More Books for Hopes and Dreams
A recent post on Facebook for more ideas about books to use with hopes and dreams made me think about why some stories work so well to inspire children to think about what they want to accomplish in school and beyond.
I think it’s because so many great picture books celebrate real or fictional characters meeting impossible odds or overcoming challenges. Hearing and discussing stories about persistence can help children understand why you are asking them to set a goal for their school year and why that goal is important.
Whenever I’m lucky enough to be at a children’s bookstore around this time of year, I look for books that could be used to inspire children’s setting of hopes and dreams. I recently got to spend some time at Children’s Bookworld in Los Angeles, and discovered some new ideas:
- Basketball Belles: How Two Teams and One Scrappy Player Put Women’s Hoops on the Map written by Sue Macy and illustrated by Matt Collins. Agnes Morley’s parents sent Agnes, who had been raised in the rough and tumble of a cattle ranch, to Stanford University in the hopes that she would finally become a lady. Instead, she discovered basketball and determinedly led her team to the first-ever women’s college basketball championship.
You could use this book with upper elementary students (grades 4–6) to talk about the type of mindset and persistence it took for Agnes to succeed. You could then have them reflect in detail about what it will take to accomplish their hope or dream for the year. (And if you like this book, check out Tillie the Terrible Swede: How One Woman, a Sewing Needle, and a Bicycle Changed History by Sue Stauffacher and Sarah McMenemy.)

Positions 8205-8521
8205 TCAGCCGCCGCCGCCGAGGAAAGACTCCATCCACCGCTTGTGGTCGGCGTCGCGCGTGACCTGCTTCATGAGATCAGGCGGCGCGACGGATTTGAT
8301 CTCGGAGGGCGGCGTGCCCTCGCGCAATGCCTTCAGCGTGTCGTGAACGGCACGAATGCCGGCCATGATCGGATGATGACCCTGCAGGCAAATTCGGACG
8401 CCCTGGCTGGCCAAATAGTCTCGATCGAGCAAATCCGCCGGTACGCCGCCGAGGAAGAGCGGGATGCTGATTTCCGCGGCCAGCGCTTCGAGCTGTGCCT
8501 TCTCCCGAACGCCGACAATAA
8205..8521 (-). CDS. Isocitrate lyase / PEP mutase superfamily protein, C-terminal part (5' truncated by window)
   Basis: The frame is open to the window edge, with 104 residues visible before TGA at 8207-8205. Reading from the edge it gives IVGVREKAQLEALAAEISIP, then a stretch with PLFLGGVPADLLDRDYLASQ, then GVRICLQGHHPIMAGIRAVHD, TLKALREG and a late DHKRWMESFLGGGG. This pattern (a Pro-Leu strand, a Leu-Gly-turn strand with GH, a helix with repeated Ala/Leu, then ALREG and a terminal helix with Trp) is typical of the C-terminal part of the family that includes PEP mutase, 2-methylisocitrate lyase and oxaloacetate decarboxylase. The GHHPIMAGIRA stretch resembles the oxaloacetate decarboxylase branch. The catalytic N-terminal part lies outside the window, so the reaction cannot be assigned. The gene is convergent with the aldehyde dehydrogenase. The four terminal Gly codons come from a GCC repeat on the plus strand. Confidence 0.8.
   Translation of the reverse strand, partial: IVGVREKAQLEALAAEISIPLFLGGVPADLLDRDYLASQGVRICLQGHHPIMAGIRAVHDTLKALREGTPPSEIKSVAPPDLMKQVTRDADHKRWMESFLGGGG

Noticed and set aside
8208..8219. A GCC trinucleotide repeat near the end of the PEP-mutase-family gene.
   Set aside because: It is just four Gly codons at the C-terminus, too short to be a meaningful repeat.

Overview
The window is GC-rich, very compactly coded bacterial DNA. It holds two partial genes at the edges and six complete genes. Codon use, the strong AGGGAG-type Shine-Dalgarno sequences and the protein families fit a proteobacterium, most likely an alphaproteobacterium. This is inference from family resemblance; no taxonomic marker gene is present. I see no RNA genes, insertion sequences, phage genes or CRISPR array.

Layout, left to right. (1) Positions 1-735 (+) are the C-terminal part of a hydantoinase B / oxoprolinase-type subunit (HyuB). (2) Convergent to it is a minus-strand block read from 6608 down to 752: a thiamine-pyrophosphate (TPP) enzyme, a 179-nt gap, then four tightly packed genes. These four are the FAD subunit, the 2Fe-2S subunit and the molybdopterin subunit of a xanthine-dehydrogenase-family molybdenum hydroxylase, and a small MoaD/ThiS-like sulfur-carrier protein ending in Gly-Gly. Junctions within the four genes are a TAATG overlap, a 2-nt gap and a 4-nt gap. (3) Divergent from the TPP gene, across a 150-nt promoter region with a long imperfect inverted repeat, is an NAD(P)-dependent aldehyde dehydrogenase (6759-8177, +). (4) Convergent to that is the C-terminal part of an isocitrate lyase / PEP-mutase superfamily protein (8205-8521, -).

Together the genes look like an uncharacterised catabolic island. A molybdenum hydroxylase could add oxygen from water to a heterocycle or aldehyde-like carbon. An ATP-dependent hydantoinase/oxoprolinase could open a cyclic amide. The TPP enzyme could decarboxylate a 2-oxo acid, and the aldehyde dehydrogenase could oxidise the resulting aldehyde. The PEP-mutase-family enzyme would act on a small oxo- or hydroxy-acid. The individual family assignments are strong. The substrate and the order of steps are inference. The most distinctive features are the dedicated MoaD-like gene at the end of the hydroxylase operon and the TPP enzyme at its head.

- In Jim Henson, The Guy Who Played with Puppets, Kathleen Krull explores the life of someone whom children might actually know, at least through his work in creating the Muppets. Illustrated beautifully by Steve Johnson and Lou Fancher, the book explores how Henson persisted in trying to make a career from his love of puppets and entertaining despite doubts from his parents and others.
Upper elementary students (grades 4–6), who are beginning to feel and understand peer pressure at a deep level, will enjoy the story of his determination to be himself despite others not understanding his love of puppets . . . and how that determination led to his ultimate success. You could use the story to encourage students to choose a hope and dream based on their own passions and interests—what do they really want to learn or accomplish in the year ahead?
- Me . . . Jane, by Patrick McDonnell, is a beautiful and charming book. (Even if you don’t read it for hopes and dreams, just read it!) In it, McDonnell tells about the childhood life of scientist and naturalist Jane Goodall. As a child, Jane played with her toy chimpanzee, Jubilee, and dreamed of a life taking care of and learning about animals. Of course, she more than fulfilled that dream, and younger children can’t help but be drawn in and inspired by this book’s simple message of the power of dreams and curiosity. Use it to launch their thinking about what dreams they have for the year ahead.
- In a similar vein, The Little Plant Doctor: A Story about George Washington Carver, written by Jean Marzollo and illustrated by Ken Wilson-Max, looks at the childhood life of this great scientist. As a child, George was fascinated by plants and what made them grow. Conducting experiments on his and neighbors’ plants led them to dub him “the little plant doctor.”
Younger elementary students could easily relate to George’s curiosity and love of nature. Students could appreciate how even at an early age, George had a love of learning and worked hard to do what he loved. Use this story to get students thinking about what they love about school and what they want to learn in the year ahead. Then explore what they will need to do to reach that goal.
I hope you enjoy these books and the read-alouds I recommended for hopes and dreams last year. Let us know what you’re doing to make the hopes and dreams and rule-making process powerful for your students this year!
Tags: Hopes and Dreams/Learning Goals, Language Arts